Valentine’s Day comes only once a year, but movie fans can enjoy films about romance all year long, thanks to modern technology. If you need suggestions, listed below are the movies – which include some oldies but goodies -- picked by our contributors to ReelTalk Movie Reviews as their romantic favorites.
ANNIE HALL. According to Adam Hakari, Woody Allen captured the essence of a relationship just perfectly in this film -– “the good times shared, the eccentricities explored and what happens when things start to run out of gas.” Hakari calls “Annie Hall” both painfully funny and painfully tragic. He says it features “plenty of wit, likable characters and a more firm grasp on the complexities of romance than most movies these days can ever hope to achieve.”
BRIEF ENCOUNTER. John P. McCarthy picks this 1945 drama as his favorite. “In the gloom of World War II, two extremely ordinary, very married Brits fall in love on the station platform,” McCarthy explains. “Not only does this classic have an amazing pedigree -- with David Lean at the helm, Noel Coward adapting his play, and stars Trevor Howard, Celia Johnson and Stanley Holloway – but by fusing a particular time and place with a universal state of mind and feeling, it has enormous personal and cultural resonance. It’s a kitchen sink romance bordering on world-historical tragedy, accompanied, of course, by Rachmaninoff’s Second Piano Concerto.”
CASABLANCA. Donald Levit’s “absolutely favorite romantic movie” is "Casablanca" -– which, he believes may be the ultimate romantic one. Why? “Aside from Bogart, it has stars who are exactly right -– witness the David Soul version, which was okay but just not THE movie -– and wonderful secondary players,” Levit responds. He also applauds the great writing in “this most quoted movie by far” as well as the film’s “cynical irony with the soft right-hearted interior beneath.”
THE GRADUATE. Frank Wilkins admits to watching “The Graduate” over and over again. “It never seems to grow old to me,” he declares. “It was a break-out film not only for Dustin Hoffman, but for an America that needed an awakening as well. I can’t recall another film that was so emblematic of and important to the decade (1960s) in which it was made. Love the soundtrack too.”
JUST LIKE HEAVEN. Turning to newer releases, Geoffrey Roberts selects this Reese Witherspoon offering from last year as his favorite. “A lot of people made the mistake of writing ‘Just Like Heaven’ off during its theatrical run because it looked like a madcap caper or mushy romance,” he points out. “But this film is more than that. It’s funny, romantic and, above all, intelligent. Its real focus is not solely on romance but on how far two people who have just met will go to help each other.”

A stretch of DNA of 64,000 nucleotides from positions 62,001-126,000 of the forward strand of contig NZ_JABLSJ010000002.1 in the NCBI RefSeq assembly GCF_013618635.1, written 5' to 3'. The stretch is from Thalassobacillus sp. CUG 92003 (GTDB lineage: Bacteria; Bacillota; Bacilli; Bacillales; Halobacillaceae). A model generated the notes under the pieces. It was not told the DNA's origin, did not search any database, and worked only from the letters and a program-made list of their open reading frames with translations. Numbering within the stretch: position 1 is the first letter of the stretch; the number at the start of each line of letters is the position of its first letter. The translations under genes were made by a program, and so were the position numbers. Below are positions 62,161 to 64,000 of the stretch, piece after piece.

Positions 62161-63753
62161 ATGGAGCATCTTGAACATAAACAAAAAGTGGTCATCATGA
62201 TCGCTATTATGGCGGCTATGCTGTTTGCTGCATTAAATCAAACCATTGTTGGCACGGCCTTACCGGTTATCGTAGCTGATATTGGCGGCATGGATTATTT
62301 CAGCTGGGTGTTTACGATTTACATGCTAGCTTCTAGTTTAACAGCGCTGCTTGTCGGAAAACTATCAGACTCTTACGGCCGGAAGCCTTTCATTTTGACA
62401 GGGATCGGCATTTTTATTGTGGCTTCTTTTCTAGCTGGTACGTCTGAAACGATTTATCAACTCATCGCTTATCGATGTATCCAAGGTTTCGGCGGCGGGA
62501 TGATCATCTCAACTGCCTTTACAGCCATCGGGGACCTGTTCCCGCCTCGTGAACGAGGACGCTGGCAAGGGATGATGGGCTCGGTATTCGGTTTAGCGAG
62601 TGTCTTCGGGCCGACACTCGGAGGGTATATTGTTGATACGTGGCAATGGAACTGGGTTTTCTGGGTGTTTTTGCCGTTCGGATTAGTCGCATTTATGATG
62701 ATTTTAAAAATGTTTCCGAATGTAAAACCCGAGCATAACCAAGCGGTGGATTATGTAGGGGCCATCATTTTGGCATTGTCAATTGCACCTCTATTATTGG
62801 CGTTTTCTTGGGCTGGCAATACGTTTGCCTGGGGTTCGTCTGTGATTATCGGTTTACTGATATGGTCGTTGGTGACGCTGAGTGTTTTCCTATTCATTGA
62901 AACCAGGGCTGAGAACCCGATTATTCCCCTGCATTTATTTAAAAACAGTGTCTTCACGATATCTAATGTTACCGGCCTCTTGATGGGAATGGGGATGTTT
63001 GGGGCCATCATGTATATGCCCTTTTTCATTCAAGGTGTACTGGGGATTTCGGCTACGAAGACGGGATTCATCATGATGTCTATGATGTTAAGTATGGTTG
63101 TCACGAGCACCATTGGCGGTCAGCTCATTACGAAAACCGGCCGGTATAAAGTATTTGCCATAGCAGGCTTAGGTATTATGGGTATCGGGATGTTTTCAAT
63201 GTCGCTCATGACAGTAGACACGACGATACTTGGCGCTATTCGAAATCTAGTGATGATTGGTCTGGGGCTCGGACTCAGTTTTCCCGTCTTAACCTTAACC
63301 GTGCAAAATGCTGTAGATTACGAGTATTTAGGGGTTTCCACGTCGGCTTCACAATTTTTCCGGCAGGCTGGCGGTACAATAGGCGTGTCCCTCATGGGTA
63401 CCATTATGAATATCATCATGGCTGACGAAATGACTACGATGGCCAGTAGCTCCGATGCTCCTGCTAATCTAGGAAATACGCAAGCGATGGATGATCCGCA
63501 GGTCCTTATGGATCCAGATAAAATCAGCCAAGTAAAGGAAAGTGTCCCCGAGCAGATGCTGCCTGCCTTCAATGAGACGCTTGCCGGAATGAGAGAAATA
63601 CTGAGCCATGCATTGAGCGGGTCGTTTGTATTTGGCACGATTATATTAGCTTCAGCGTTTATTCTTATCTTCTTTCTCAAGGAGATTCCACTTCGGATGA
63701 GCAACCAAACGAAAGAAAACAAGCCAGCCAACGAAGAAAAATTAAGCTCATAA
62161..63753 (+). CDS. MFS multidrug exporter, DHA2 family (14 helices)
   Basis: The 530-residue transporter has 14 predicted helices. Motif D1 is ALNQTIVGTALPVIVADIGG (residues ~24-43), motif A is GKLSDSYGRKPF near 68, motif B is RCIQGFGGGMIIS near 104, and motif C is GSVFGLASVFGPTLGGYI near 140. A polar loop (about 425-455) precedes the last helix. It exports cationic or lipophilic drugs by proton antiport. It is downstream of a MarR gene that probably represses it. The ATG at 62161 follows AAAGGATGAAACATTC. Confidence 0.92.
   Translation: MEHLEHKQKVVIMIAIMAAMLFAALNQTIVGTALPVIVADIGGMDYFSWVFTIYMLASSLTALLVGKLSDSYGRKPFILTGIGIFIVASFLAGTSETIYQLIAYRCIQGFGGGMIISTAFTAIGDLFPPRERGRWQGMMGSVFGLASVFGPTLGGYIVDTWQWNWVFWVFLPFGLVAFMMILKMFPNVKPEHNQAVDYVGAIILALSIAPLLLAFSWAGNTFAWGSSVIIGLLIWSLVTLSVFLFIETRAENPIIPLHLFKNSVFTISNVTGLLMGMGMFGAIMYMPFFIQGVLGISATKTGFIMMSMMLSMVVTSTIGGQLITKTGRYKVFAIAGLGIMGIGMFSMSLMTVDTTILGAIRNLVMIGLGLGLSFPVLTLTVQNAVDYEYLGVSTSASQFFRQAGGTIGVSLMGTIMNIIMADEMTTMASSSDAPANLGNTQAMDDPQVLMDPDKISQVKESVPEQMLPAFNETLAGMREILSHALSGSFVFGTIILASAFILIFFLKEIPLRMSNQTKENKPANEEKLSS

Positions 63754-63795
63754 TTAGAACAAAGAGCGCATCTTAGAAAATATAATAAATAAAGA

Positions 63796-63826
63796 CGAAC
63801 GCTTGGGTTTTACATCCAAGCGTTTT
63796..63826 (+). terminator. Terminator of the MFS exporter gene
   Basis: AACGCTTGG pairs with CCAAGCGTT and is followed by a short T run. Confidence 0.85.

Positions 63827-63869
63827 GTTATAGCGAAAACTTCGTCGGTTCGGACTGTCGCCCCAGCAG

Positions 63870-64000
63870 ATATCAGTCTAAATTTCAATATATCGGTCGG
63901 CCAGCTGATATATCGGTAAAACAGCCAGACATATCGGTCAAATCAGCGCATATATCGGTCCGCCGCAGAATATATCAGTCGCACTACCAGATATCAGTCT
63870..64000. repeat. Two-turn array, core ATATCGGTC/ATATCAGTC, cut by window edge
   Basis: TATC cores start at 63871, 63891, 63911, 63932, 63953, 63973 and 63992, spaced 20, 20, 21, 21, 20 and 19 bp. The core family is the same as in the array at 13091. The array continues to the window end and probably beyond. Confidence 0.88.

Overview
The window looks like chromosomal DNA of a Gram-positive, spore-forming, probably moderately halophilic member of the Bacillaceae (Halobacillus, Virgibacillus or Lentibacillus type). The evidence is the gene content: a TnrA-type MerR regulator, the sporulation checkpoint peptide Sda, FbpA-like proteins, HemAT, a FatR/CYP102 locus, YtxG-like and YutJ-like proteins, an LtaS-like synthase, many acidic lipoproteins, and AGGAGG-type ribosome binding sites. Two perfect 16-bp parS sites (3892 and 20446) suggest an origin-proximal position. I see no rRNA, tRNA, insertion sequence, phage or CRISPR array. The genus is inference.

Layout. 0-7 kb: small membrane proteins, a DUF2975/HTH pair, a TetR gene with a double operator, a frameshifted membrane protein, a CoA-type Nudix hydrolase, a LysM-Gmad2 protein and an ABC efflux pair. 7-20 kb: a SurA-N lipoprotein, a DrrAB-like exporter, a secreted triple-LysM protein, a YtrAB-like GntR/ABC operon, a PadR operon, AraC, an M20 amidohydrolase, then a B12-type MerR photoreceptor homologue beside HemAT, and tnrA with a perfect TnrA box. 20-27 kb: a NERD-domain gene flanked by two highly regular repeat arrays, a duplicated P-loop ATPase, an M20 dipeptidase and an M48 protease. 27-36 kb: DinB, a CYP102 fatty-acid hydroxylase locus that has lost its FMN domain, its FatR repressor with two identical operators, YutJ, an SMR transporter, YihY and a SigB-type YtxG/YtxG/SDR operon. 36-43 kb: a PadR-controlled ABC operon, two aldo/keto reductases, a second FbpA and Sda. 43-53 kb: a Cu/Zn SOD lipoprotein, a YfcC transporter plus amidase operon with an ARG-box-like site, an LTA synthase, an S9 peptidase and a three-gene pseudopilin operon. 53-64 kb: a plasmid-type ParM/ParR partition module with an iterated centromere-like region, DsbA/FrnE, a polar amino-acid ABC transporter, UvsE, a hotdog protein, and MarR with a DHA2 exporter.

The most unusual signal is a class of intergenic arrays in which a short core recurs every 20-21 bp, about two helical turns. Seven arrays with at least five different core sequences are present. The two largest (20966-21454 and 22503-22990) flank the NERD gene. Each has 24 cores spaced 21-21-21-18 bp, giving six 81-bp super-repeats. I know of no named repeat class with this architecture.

PRETTY WOMAN. Diana Saenger picks this Julia Roberts/Richard Gere romantic movie because she likes the way it shows a down-and-outer can come out on top. “I love that Julia Roberts’ character keeps her integrity and self-esteem,” Saenger says. “This movie is funny, warm and has two great leads. It’s quite entertaining.”
WHEN HARRY MET SALLY. “Love at first sight barely interests me,” Jeffrey Chen reports. “What I find romantic is when two people discover, slowly and steadily through time, what they truly mean to each other. That’s what makes this movie the most romantic to me.”
These are all excellent choices, but the latest film version of PRIDE & PREJUDICE wins my vote. It’s such fun watching the opinionated Elizabeth (Keira Knightley) and the haughty Darcy (Matthew MacFayden) find out how wrong they’ve been in their snap judgments about each other. You can’t help feeling like cheering when they overcome this obstacle to their romance after learning about their faults and deciding to improve. Do you think Jane Austen realized she created -- with her classic novel -- the template for most romantic comedies to follow?